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A Few Tips to Stay Out of the Grammar Slammer

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Between You & Me: Confessions of a Comma Queen, by Mary Norris

Book review by Michael Premo, Content Strategist

 

In her book, “Between You & Me: Confessions of a Comma Queen,” Mary Norris, a long-time copy editor at The New Yorker magazine, has found a way to make reading about grammar interesting and fun.

I know what you’re thinking. How can a book about grammar be fun? Well, it is and especially when she writes about quirky coworkers and famous writers, who argued with her over the use of commas, hyphens, and other grammatical rules. In her book, she tackles big questions, such as when to use a colon or semicolon and devotes entire chapters to spelling, dashes, and other parts of speech that often confound us.

Over the years, I’ve grown to understand most of those rules, committed them to memory, but it’s still frustrating as ever. There are aspects of the English language, especially within our lexicon, that can be mindboggling. Spelling is one of them.

 

Spelling, Ugh!

In grade school, I was a horrible speller and hated diagraming sentences. It didn’t help that English is a rat’s nest of contradictions—exceptions to the rules and phonetic madness. Algebra seemed easier or at least more straight forward than learning parts of speech and punctuation.

 

“The English language is full of words that are just waiting to be misspelled, and the world is full of sticklers, ready to pounce” – Norris

 

Norris points out that “A misspelling can undermine your authority.” This is absolutely true. There really is no excuse for a misspelled word, especially with autocorrect. Yet, spelling mistakes do happen, and homophones are usually the culprit.

Even for the most attuned with this crazy language, spelling can be elusive because we may be a little too confident. While editing a story, Norris admits to changing terrine to tureen. Both are, in a way, similar, but tureen is much more common. “I had a skeptical streak and an ego,” writes Norris. “and at some level I thought that if I had never seen a particular word it didn’t exist.” Confusing one word for another can happen to the smartest of us.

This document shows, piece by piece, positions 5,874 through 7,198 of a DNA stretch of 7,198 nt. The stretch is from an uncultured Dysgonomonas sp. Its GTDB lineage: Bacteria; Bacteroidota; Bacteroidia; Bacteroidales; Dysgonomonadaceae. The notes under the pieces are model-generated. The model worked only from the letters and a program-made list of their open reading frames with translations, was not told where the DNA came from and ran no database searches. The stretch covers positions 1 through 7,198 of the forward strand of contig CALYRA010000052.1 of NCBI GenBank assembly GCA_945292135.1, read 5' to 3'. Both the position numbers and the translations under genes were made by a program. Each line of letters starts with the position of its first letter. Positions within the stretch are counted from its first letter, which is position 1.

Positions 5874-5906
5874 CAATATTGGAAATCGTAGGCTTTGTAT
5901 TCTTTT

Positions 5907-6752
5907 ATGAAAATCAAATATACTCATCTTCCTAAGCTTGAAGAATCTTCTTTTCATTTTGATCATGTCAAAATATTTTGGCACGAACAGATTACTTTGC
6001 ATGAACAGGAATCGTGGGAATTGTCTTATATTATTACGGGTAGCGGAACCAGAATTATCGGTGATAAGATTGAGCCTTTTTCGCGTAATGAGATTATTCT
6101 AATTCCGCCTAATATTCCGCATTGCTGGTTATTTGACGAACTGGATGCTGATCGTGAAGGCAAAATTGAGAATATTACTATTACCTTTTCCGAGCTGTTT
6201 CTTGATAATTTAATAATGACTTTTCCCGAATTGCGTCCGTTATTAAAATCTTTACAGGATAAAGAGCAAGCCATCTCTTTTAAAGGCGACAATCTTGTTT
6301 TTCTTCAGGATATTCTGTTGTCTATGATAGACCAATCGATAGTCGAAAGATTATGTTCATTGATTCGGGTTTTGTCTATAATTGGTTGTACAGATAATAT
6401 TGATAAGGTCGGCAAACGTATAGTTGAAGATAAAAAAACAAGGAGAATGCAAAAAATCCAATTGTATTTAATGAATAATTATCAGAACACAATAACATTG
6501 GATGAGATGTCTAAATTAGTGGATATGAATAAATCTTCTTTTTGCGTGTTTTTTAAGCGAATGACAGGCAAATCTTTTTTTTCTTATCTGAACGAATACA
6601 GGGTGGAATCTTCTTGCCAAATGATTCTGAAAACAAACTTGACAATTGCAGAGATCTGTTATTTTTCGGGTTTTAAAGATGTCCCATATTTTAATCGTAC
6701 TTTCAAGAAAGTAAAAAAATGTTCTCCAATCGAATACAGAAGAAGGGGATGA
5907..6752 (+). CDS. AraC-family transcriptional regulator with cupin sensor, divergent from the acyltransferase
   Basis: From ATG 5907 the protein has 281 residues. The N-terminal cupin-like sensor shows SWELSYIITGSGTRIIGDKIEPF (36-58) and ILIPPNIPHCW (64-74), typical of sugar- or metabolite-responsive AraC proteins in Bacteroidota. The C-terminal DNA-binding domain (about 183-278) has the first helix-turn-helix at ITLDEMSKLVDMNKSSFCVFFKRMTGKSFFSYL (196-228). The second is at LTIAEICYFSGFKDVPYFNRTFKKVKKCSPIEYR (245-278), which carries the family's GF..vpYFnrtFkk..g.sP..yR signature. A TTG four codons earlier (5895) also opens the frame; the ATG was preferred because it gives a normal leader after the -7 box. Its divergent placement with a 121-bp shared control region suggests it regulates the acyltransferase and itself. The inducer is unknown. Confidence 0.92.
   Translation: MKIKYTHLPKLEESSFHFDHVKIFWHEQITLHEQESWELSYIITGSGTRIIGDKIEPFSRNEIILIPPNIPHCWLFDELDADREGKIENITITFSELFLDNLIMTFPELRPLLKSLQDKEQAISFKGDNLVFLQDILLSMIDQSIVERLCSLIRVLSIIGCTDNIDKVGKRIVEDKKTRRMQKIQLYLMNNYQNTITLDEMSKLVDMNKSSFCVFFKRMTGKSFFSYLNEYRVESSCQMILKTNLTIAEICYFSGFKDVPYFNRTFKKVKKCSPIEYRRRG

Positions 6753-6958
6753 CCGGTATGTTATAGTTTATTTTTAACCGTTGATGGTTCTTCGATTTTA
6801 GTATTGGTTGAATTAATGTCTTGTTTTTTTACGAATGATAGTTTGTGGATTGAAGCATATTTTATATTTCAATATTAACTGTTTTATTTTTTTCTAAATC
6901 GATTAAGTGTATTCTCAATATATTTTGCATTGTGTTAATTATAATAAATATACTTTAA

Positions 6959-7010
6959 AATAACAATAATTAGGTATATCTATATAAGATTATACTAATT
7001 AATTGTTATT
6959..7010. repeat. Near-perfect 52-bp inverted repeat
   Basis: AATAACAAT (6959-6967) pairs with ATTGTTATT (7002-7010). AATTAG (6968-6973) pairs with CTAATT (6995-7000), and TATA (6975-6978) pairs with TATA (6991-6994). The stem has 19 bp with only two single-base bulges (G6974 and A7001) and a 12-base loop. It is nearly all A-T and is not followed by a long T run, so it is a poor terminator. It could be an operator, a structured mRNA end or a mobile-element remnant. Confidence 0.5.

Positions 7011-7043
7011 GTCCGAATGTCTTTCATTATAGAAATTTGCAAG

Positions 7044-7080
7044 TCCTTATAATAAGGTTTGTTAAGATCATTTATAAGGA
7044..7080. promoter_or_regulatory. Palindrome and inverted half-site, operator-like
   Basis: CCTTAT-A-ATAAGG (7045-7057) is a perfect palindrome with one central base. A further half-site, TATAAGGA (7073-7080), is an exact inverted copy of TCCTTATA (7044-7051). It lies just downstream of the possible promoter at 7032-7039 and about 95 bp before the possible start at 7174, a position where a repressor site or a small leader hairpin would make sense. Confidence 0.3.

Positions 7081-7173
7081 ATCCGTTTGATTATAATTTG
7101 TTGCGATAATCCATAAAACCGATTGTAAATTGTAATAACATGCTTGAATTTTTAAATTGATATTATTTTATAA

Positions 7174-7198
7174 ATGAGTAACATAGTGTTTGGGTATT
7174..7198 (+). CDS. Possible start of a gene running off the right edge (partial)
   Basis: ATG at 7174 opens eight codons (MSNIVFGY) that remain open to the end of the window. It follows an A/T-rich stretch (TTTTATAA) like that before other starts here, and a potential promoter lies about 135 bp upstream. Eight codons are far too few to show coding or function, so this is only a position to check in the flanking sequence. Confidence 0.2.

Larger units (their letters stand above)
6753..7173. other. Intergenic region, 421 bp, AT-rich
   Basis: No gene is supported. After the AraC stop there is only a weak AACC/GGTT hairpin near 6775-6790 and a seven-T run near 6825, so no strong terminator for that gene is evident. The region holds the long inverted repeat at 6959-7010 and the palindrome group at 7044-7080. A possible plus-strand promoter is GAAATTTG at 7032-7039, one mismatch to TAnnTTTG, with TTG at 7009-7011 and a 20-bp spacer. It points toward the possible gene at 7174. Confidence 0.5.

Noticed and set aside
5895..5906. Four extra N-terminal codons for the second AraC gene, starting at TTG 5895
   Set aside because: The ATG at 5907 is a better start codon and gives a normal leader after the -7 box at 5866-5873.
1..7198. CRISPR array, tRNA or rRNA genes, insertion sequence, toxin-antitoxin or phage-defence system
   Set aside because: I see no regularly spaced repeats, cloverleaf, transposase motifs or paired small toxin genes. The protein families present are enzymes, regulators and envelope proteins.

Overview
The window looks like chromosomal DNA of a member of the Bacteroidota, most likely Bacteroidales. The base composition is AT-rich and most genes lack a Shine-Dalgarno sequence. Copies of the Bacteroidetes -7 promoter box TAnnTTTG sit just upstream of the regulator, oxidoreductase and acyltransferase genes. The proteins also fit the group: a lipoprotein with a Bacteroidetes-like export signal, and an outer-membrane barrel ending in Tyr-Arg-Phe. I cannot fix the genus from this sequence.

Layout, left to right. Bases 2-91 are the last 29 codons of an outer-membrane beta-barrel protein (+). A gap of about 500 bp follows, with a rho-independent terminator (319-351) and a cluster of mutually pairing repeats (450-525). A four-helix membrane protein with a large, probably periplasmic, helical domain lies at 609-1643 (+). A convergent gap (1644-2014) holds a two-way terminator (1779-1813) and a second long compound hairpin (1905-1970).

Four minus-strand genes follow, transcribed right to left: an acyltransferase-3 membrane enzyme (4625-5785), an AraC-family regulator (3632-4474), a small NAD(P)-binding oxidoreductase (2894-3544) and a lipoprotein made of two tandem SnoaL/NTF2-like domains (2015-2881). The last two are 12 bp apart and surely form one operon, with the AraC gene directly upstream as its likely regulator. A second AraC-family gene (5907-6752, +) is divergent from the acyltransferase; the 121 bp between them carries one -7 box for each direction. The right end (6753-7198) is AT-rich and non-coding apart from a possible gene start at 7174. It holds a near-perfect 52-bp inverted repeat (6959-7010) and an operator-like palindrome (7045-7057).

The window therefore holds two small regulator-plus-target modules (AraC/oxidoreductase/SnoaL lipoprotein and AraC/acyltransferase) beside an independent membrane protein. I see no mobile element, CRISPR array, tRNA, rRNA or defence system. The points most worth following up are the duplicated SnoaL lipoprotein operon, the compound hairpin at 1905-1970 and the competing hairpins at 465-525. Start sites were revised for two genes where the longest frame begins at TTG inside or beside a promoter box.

“Spelling is the clothing of words” – Norris

 

I thoroughly enjoyed Norris’ telling of historical events that surrounded the orthography of the American dictionary. Samuel Johnson was England’s lexicographer; Noah Webster was America’s. Much of our language today rests upon their efforts centuries ago.

 

That or Which? Who or Whom?

Many writers fall into the trap of using that for which and which for that. It took years for me to understand their proper usage. Their definitions are fairly clear, but according to Norris, and some of the greatest writers of our time, when to use them is more ambiguous. She devotes an entire chapter to deciphering this conundrum through instructing us on what exactly a restrictive clause is, and what an independent one looks like.

The same can be said for who and whom. To know the difference, you’ll need to understand that who is used as a pronoun for “the subject or the predicate nominative, and ‘whom’ when it’s a direct object, an indirect object, or the object of a preposition.” A predicate nominative? The object of what? You’ll understand them better once you’ve read this chapter.

Yes, we should understand the difference and use them properly; however, as Norris points out, there are situations that are not as cut-and-dry as we’d like to think. There is also a movement to use “they” and “their” for a singular-genderless pronoun. My takeaway from these chapters was that we shouldn’t get so down on ourselves if we make a mistake when using pronouns because it’s not as easy as it seems.

 

To Comma or Not to Comma

The serial comma (aka The Oxford comma). Our teachers made sure we use the serial comma or else suffer those dreaded red marks. The Associated Press style guide says it’s okay to leave it out unless it causes confusion. I want to leave this one open for comments because my opinion can be swayed either way.

 

“One test for whether you need commas to set off a group of words is to see whether the sentence will stand without the phrase or clause between the commas” – Norris

 

Norris explains how some of the most famous American authors, specifically Melville and Faulkner, used commas as pauses of breath. “Charles Dickens is a prime example of a writer who punctuates by ear,” writes Norris. They were comma-philic. Their editing skills wouldn’t jive with today’s standards.

 

The Grammar Slammer

Sure, we’ve all read those jumbled sentences and understand what they say, but try that in an email to your CEO. I think not! You’ll end up in the grammar slammer.

While working in a professional environment, your credibility is on the line with each email that you write. There are grammar sticklers everywhere because proper grammar is the foundation of clear and concise communication.

Sometimes ignorance is bliss because the more you learn about grammar, the more complicated it gets. You start second-guessing yourself. You search the internet for a definitive answer on a tricky question, yet come up with too many opinions. Just remember that it’s a learning process, one that lasts a lifetime. Don’t believe me? Then read Norris’ candid book about how grammar has evolved over the centuries and how it may look years from now. I promise you will learn a few things about our language and reinforce your knowledge on things you already know. Plus there are some laugh-out-loud moments. Norris’ book gives us a personal and informative look at the American language in a very unique way that makes it fun and interesting.